"Socialist Realism, Capitalist Realism, and Documentary Photography: A Comparison of Illustrations from a Soviet Newspaper (1977) and a Global Lifestyle Magazine (2007)," in Mythology of the Soviet Land (Riga: Latvian National Museum of Art, 2009), 268-290. ISBN 9789984807225. Proceedings of the international academic conference Problems of Interpretation of the Art of Socialist Realism, Riga, Latvia, May 19-20, 2008.
Although the term “Socialist Realism” is mostly used to refer to painting, sculpture, literature, and film, the principles of the Soviet ideology and Socialist Realism are also reflected in the photography of the Soviet period. This can be seen both in press photography and in representative photography that made up the majority of photographic materials that were seen in the Soviet public spaces.
This paper focuses on press photographs that were published in Soviet Latvia between the late 1950s and late 1970s. I trace the application of some of the principles of Soviet Socialist Realism and offer a few parallels and comparisons between Soviet-era press photographs and the flourishing genre of the capitalist world, advertising photography. The paper is based on visual materials such as illustrated books about economy of Soviet Latvia, press photographs, and the photo chronicle that was delivered to newspapers in Soviet Latvia by the LATINFORM news agency on a regular basis under the title “Our Republic in Photographic Images.”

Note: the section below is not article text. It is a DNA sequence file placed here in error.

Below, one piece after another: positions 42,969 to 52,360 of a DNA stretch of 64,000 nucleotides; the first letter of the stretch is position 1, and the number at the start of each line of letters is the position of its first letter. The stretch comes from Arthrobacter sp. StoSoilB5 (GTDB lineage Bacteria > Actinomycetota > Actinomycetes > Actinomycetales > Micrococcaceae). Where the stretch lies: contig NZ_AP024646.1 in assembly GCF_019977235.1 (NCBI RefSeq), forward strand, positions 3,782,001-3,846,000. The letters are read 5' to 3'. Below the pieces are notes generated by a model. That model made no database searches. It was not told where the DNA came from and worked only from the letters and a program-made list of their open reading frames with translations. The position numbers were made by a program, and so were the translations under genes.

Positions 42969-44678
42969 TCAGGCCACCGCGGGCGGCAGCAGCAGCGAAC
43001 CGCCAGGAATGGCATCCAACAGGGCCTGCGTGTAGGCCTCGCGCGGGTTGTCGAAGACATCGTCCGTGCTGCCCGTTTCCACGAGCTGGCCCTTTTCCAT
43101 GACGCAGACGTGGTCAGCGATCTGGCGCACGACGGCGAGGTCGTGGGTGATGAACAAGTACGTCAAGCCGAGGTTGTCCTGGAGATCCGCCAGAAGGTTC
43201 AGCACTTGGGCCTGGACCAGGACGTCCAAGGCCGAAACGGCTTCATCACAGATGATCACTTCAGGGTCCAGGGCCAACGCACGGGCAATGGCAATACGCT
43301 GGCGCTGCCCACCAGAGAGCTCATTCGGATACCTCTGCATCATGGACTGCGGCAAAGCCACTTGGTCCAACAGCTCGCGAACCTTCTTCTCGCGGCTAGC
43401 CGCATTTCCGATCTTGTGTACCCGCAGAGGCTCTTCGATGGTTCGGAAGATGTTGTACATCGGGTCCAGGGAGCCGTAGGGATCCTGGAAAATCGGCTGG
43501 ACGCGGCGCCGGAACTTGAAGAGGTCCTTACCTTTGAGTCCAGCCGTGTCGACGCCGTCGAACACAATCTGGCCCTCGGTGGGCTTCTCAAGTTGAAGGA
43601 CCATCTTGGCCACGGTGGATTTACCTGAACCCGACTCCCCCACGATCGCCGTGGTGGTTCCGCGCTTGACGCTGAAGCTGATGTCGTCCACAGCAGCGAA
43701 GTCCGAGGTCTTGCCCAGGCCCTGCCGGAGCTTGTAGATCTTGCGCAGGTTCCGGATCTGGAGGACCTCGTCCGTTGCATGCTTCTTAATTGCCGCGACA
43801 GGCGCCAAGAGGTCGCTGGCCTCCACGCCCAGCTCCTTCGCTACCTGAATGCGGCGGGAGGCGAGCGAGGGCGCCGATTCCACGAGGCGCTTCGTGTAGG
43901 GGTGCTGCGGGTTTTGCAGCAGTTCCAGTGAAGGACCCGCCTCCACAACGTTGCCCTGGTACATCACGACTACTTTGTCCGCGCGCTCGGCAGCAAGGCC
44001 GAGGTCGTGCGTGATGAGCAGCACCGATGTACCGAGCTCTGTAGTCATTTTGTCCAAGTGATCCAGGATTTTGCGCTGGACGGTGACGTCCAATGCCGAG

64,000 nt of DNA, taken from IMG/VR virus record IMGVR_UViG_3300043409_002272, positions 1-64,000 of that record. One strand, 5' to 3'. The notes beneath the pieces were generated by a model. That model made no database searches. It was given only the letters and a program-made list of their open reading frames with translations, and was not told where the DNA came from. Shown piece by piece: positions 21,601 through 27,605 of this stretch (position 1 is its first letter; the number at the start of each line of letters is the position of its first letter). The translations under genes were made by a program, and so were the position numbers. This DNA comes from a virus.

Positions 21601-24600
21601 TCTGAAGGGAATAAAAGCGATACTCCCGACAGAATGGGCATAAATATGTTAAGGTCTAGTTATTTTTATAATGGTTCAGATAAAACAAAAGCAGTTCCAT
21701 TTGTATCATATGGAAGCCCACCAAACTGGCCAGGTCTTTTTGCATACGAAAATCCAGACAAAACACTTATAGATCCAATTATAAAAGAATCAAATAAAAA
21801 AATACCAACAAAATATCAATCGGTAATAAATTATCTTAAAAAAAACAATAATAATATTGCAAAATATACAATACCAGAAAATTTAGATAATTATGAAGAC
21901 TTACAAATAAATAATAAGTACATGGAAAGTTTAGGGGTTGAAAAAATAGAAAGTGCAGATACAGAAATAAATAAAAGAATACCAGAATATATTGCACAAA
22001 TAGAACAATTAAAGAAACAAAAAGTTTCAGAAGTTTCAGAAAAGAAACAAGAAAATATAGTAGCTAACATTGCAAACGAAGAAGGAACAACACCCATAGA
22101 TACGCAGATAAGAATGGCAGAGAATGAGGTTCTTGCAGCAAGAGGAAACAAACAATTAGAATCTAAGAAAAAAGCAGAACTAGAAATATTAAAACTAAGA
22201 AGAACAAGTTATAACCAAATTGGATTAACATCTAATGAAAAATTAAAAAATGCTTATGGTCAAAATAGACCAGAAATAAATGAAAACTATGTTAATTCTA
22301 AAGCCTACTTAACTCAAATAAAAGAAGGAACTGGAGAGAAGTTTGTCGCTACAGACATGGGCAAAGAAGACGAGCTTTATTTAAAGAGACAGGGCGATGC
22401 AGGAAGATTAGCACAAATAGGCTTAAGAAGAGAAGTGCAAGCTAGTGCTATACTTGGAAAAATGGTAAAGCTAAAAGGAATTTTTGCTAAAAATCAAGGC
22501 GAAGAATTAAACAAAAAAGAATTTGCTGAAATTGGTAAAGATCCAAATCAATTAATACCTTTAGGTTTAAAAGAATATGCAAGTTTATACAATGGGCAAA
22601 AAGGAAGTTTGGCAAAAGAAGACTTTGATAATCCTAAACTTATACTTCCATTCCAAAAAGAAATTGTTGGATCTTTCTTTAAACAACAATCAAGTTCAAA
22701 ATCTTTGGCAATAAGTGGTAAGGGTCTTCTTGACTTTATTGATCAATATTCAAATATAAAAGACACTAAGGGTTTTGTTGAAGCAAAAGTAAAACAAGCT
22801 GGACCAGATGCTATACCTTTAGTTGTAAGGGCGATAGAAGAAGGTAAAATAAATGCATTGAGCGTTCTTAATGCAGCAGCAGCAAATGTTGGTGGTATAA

My comparison of Soviet-era press photos to advertising photographs from the capitalist world is based on the similar functions assigned to these images. The task of the Soviet press photograph was to create and uphold the impression the Soviet Union’s victorious progress. They served as an endless “advertising” of the Soviet state’s ideals—collectivism, superiority and achievements of the proletariat. In capitalist economy, commercial advertising photography serves similar goals: to create and uphold the impression of the “goodness” of capitalist economy. This comparison suggests that the media under any kind of state system or economy publish ideologically charged photographs, very often pretending that the images are actually something else, that they represent “truthful” and therefore highly believable evidence that has been photographed, i.e. collected by mechanical—objective—means.”